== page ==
CAC40: The True Annual Report

The Exorbitant Pay of CAC40 CEOs (And What’s Behind It)

Oversize pay packages, ever closer alignment with the interests of shareholders and financial markets, and lies about the true extent of the pay gap... Our assessment of CAC40 top executives’ compensation in 2019 reveals a disturbing pattern of increasing inequality and disconnection between the pay pocketed corporate managers and the economic reality.

The 2019 financial year was another lucrative one for France’s corporate elite, with an average annual income of 5.49 million euros for the CEOs of CAC40 companies– three hundred times more than a minimum wage earner. The bigwigs at Kering and Dassault Systèmes feature again among the top earners, while Teleperformance CEO follows close behind.

The average annual income of France’s top executives was 5,491,258 euros in 2019, up 0.8% compared with 2018. This means that, on the 2nd of January at 5:12 am, the CEOs of CAC40 companies will have already made what a minimum wage earner makes in a whole year. By the end of the year, they will have made three hundred times this amount.

This figure, however, is just an average, with some pay cheques reaching astronomical amounts. Dassault Systèmes CEO Bernard Charlès (24.7 million euros) and Kering CEO François-Henri Pinault (16.6 million) feature again at the top of the list, as they did in 2018, both recipients of very generous “bonuses”. It would take a minimum wage earner three years and eight months to earn what Bernard Charlès earns in a day, and two and half years for them to make what François-Henri Pinault makes in a day.

In third position is Teleperformance CEO Daniel Julien (13.2 million euros) whose company entered the CAC40 index in 2020. He is followed by Olivier Brandicourt and Paul Hudson of Sanofi (11.9 million), L’Oréal CEO Jean-Paul Agon (9.8 million) and Bernard Arnault of LVMH (7.95 million).

At the other end of the spectrum are the Atos CEOs who made “only” 1.5 million euros in 2019, partly due to Thierry Breton handing over the reins to Elie Girard. The CEO of French telecommunications company Orange, Stéphane Richard, is, as he likes to gripe, frequently at the bottom of the list due to the fact that the French state is a major shareholder, nevertheless earning a decent 1.88 million. The French state also has stock in Thales, but CEO Patrice Caine still came away with 2.43 million euros in 2019.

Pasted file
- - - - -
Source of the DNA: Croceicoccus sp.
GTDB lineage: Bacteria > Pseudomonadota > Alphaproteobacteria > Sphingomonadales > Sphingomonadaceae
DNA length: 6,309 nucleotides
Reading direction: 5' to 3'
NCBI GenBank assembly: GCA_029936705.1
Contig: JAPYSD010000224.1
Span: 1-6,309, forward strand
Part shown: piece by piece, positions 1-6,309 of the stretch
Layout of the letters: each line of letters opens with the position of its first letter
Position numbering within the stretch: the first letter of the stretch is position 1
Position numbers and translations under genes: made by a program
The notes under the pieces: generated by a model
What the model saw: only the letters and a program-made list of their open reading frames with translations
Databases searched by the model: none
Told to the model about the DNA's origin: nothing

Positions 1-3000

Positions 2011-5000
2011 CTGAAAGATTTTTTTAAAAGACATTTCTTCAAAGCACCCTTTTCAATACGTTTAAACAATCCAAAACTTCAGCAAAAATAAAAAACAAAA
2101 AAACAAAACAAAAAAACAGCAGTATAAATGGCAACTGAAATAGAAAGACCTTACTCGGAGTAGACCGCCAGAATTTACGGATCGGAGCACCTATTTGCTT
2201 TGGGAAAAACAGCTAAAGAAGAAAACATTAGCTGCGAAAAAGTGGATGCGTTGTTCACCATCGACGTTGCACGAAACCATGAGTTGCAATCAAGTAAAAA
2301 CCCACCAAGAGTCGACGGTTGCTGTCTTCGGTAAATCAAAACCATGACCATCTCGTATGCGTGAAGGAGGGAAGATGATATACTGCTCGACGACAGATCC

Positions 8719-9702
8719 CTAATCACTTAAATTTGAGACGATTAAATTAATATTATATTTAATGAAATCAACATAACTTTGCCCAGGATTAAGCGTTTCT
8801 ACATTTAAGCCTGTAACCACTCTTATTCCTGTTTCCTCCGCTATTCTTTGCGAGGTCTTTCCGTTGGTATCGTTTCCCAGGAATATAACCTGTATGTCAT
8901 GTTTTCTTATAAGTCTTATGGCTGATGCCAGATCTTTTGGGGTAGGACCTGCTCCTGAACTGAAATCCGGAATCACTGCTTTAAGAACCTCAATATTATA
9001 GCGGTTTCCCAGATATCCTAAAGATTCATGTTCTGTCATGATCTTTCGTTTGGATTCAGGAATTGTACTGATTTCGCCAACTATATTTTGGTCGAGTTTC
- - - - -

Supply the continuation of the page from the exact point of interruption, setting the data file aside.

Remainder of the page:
CEO pay is designed to align their interests with those of shareholders

It is no coincidence that dividend payouts and CEO compensation have both been sharply rising for a number of years. The amount that CAC 40 senior executives are paid is now directly related to shareholder satisfaction.

Several decades ago, the CEO of a major corporation would typically get their basic pay, plus a variable pay which would fluctuate depending whether specific business targets were met. Their job (at least, in theory) was to protect the interests and overall long-term health of the company, which included the interests and loyalty of their employees, shielding both the company and its employees from rapacious shareholders or those looking to make a quick buck. They would receive a very comfortable but not quite extravagant salary. In 2000 still, the entire executive committee of French retail giant Carrefour, i.e. eleven people, received a total of 6.11 million euros – quite a bit less than the seven million paid out to the company’s CEO Alexandre Bompard in 2019.

Nowadays the sums pocketed by senior executives have little to do with their company’s performance, and even less to do with what regular workers are earning. They do, however, have something to do with the sums being paid out to shareholders in dividends and buy-backs. Since 2000, shareholder pay-outs and executive salaries have increased by 70% and 60% respectively, while the average salary of an average corporate employee has increased just 20% – three times less than their bosses. [1]